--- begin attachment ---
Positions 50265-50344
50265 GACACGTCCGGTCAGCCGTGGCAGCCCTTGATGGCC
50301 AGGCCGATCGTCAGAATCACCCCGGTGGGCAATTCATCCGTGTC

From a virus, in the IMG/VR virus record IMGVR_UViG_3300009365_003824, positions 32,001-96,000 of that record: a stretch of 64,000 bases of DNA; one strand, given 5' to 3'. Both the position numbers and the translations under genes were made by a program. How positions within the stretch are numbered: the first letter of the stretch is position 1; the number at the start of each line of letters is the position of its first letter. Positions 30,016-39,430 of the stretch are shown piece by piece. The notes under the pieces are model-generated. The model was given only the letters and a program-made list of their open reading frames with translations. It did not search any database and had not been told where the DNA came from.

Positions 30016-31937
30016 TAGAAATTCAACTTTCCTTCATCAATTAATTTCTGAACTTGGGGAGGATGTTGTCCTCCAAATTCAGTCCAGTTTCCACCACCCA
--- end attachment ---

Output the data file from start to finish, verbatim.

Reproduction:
Positions 50265-50344
50265 GACACGTCCGGTCAGCCGTGGCAGCCCTTGATGGCC
50301 AGGCCGATCGTCAGAATCACCCCGGTGGGCAATTCATCCGTGTC

From a virus, in the IMG/VR virus record IMGVR_UViG_3300009365_003824, positions 32,001-96,000 of that record: a stretch of 64,000 bases of DNA; one strand, given 5' to 3'. Both the position numbers and the translations under genes were made by a program. How positions within the stretch are numbered: the first letter of the stretch is position 1; the number at the start of each line of letters is the position of its first letter. Positions 30,016-39,430 of the stretch are shown piece by piece. The notes under the pieces are model-generated. The model was given only the letters and a program-made list of their open reading frames with translations. It did not search any database and had not been told where the DNA came from.

Positions 30016-31937
30016 TAGAAATTCAACTTTCCTTCATCAATTAATTTCTGAACTTGGGGAGGATGTTGTCCTCCAAATTCAGTCCAGTTTCCACCACCCA